I think it's fine if it's voluntary. Some websites, especially personal blogs and journals, already do this voluntarily. It's just an extra tip to parents, however. If the parent doesn't check the site in advance, or isn't present, they don't know about the site content and the kid just clicks "Yes, I am at least [age]." :P Duh.So I think the enforcement cannot get any stricter than that, and it's up to parents to either be present or set their online parental controls like they would on their TV...etc.But, you know, my parents trust my sister and I with our internet usage and, yeah, we saw some things, lol, but we turned out just fine! I'm not really a fan of restricted internet access. The internet is a good place to learn things and learn to exercise self-restraint.The only thing that really concerns me is online predators, because obviously some kids do not know better than to associate with questionable individuals, and are not looked out for by other adults, so something more needs to be done to protect those kids. But such an action would be more chat room / forum / instant message / e-mail specific.
JaeB JaeB 7 years
I think it's fine if it's voluntary. Some websites, especially personal blogs and journals, already do this voluntarily. It's just an extra tip to parents, however. If the parent doesn't check the site in advance, or isn't present, they don't know about the site content and the kid just clicks "Yes, I am at least [age]." :P Duh. So I think the enforcement cannot get any stricter than that, and it's up to parents to either be present or set their online parental controls like they would on their TV...etc. But, you know, my parents trust my sister and I with our internet usage and, yeah, we saw some things, lol, but we turned out just fine! I'm not really a fan of restricted internet access. The internet is a good place to learn things and learn to exercise self-restraint. The only thing that really concerns me is online predators, because obviously some kids do not know better than to associate with questionable individuals, and are not looked out for by other adults, so something more needs to be done to protect those kids. But such an action would be more chat room / forum / instant message / e-mail specific.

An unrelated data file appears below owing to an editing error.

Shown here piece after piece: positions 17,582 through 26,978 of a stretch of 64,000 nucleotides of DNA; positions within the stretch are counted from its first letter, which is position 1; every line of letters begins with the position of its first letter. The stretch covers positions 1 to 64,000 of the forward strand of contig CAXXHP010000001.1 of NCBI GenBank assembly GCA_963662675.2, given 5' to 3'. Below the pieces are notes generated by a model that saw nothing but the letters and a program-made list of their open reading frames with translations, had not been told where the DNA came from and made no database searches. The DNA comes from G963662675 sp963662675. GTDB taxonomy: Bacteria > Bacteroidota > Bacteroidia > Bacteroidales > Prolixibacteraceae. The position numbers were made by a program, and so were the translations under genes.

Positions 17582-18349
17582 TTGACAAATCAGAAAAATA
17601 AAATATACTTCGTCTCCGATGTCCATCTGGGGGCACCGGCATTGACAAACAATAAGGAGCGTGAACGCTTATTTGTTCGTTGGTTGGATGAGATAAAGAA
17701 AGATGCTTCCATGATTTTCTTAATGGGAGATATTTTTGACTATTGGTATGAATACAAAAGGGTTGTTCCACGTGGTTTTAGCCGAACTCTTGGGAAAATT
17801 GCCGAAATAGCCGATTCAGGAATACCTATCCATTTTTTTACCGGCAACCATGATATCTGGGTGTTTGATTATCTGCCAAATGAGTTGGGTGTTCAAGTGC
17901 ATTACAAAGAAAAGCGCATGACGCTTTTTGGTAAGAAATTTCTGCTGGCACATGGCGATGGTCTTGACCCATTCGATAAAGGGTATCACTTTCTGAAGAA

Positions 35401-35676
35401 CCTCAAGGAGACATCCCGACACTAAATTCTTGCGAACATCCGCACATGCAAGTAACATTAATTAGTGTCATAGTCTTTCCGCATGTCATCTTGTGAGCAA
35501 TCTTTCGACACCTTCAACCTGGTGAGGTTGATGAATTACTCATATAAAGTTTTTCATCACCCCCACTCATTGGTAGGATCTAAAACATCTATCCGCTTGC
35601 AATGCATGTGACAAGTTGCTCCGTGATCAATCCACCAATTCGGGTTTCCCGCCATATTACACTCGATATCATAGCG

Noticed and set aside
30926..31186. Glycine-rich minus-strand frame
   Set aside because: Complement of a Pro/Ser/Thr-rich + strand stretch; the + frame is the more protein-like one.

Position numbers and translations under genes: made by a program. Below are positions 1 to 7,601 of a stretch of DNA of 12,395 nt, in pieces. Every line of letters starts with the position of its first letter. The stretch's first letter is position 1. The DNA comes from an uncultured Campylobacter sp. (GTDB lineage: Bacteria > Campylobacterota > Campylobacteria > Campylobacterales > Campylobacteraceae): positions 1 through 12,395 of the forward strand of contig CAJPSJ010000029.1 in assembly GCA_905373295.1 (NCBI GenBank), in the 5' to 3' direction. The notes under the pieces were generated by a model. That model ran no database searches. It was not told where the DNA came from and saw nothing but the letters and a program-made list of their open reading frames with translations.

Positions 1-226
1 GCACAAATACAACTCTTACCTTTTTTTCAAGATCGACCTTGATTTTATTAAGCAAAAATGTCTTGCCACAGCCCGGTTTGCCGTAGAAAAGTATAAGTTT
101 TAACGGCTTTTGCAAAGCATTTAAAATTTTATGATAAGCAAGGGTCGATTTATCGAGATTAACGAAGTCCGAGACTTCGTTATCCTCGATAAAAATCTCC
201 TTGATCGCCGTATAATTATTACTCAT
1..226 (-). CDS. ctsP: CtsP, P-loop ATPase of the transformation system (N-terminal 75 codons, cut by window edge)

gbychan gbychan 7 years
As long as they were suggestions (like TV show ratings) rather than legally binding (like booze and firearms restrictions), then I don't think censorship would be a problem. One definite benefit: Sites would be blocked by parental control software because of an independent evaluation of its entire contents rather than the mere fact that a certain word (like "breast") appears somewhere on it. Big improvement there!
sparklestar sparklestar 7 years
Would they do this to the top 100 or so? This is an issue for parents, not for the ISP's or government.
kia kia 7 years
I don't think rating them will do a bit of good right now. I agree with starangel82 about the sheer number of sites on the web and wonder how this could possibly be enforced.
starangel82 starangel82 7 years
I think the enforcement of it would prove to be way too big. There are how many websites on the web?
TidalWave TidalWave 7 years
I think this would way too easily become a form of censorship.